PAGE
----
|A seaside path along Uvala Lapad (Lapad Cove) near our hotel west of the walled old town.|
The long lines to the ticket window and then to the stairs help make walking atop the medieval city wall at Dubrovnik seem like a theme park attraction. And the narrow streets below, filled with restaurants, snack shops and souvenir vendors cement the theme park impression.
During our 2018 visit, part of a seven-week, five-country tour of the Balkans, we visited the old part of Dubrovnik only twice, once on a very hot June afternoon to walk the wall, and again one evening to visit a wine bar.
For our Balkans itinerary and hotel information, click HERE.
For our visit to Athens, click HERE. Delphi, HERE.
Santorini, HERE. Heraklion, HERE. Chania, HERE.
Hydra, HERE. Thessaloniki, HERE. Kotor, HERE. Hvar, HERE. Split, HERE.
Zagreb, HERE. Ljubljana, HERE. Piran, HERE. Trieste, HERE. Venice, HERE.
Most of our time was spent well outside the walls, in the Babinkuk area on the peninsula that stretches westward from the central city. Our hotel, the Kompas, was above a public beach (the hotel supplied umbrellas and lounges for guests) and on a seaside walkway that went around the tip of the peninsula in one direction and connected with bus stops and city streets at the other. (We used city buses to go between our hotel and the old town.) Between the hotel and the bus stops is a lively stretch of hotels, open-air restaurants, carnival rides, clay tennis courts, and shops selling beach gear. One night we stumbled upon what we took to be a Croatian folk/rock concert at the tennis courts that was packed with jubilant locals.
The beach is pebbles, not sand. Jane had packed water shoes; I had not. I persevered with flip-flops and we both enjoyed the clean water. At our next stop, the island of Hvar, I broke down and bought water shoes. Beach-going here is not like it is in the U.S. in that alcohol is not only allowed, it is encouraged, with some vendors bringing pitchers of beer to sunbathers. Another difference is a casual attitude toward toplessness and changing clothes on the beach.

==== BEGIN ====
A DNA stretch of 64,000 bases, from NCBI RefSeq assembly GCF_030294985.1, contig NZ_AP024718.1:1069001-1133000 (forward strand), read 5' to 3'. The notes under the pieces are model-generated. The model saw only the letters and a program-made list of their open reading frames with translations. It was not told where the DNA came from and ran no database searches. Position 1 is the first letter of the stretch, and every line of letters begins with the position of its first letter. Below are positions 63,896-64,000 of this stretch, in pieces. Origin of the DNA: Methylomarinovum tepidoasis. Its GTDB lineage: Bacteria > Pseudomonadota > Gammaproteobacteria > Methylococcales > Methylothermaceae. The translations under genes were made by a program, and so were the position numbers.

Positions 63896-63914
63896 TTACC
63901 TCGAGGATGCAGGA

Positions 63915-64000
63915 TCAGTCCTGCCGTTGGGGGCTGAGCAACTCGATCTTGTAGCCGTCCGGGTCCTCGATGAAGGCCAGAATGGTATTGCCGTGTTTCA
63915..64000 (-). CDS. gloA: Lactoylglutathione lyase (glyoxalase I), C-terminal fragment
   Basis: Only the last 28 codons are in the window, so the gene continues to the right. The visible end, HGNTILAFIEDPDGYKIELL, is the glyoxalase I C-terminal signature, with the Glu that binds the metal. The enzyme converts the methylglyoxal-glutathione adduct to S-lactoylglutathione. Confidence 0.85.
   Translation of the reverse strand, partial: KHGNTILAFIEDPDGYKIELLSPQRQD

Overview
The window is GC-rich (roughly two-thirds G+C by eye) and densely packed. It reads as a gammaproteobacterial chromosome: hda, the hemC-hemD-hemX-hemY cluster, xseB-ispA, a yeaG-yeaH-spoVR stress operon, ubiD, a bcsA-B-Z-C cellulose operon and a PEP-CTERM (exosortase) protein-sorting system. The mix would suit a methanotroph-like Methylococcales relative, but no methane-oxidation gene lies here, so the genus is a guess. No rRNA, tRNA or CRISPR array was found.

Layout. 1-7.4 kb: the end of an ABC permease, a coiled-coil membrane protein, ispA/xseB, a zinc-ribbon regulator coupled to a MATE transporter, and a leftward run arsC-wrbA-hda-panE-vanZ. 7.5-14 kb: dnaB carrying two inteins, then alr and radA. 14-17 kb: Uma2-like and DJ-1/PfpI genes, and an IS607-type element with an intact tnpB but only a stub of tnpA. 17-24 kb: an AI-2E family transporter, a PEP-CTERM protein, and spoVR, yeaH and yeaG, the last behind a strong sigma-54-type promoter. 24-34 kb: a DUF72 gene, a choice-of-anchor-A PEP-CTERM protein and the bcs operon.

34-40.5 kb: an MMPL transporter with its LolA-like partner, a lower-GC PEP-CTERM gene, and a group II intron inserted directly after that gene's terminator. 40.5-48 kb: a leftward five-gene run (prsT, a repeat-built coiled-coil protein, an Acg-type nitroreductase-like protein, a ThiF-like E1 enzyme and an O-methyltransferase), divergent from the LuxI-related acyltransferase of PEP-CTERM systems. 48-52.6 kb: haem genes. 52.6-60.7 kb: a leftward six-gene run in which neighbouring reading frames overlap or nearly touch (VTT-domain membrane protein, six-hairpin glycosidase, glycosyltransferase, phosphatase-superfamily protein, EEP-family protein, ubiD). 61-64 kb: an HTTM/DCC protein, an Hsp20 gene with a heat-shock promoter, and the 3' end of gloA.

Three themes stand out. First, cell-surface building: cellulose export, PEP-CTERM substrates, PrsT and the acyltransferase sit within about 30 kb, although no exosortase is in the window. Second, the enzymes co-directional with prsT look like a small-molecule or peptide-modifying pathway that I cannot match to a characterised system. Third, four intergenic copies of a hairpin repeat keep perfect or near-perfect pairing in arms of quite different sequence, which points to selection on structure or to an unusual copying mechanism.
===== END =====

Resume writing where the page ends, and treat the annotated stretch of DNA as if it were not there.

One day we took a ferry from Port Gruz to the nearby island of Korcula, where we went in search of what turned out to be a beach inferior to what we had at our hotel. The island that is most commonly visited by tourists is Lokrum, easily visible from the old town walls. Boats to it leave from the old port just outside the southeastern corner of the old town.
Here are some photos.
|Strung along the seaside path are many ways to|
get into the water, usually swim ladders mounted
on rocks like this one. In some places, concrete
has been added to provide room for sunbathing.
|The seaside path.|
|A sunbather seems oblivious to a huge cruise ship.|
|Part of a menu from a wine bar near the Hotel Kompas.|
|On the walk atop Dubrovnik's famous wall. During our visit on a sunny day during one of Europe's|
new extreme heat spells, we were happy to find water sold at several spots along the wall,
even though the prices were exorbitant.
|The old town's jagged outline and steep hills provide|
views of the wall from the wall.
|Part of the old port as seen from atop the wall.|
|Parts of the wall look like sets for a swords and sandals movie.|
|A sea of red tile roofs.|
|As in many walled towns, narrow pedestrian streets|
are made narrower by restaurant and bar tables.
|Our one excursion took us to the little island of Korcula,|
where we used this path to cross the island in search
of a swimming spot we had read about.
|This little church and its cemetery were on the path.|
|The path was sometimes bordered by stone walls and houses.|
|Our destination was this swimming spot in a village harbor. We took a look|
and headed back, having lunch at the ferry port before returning to Dubrovnik.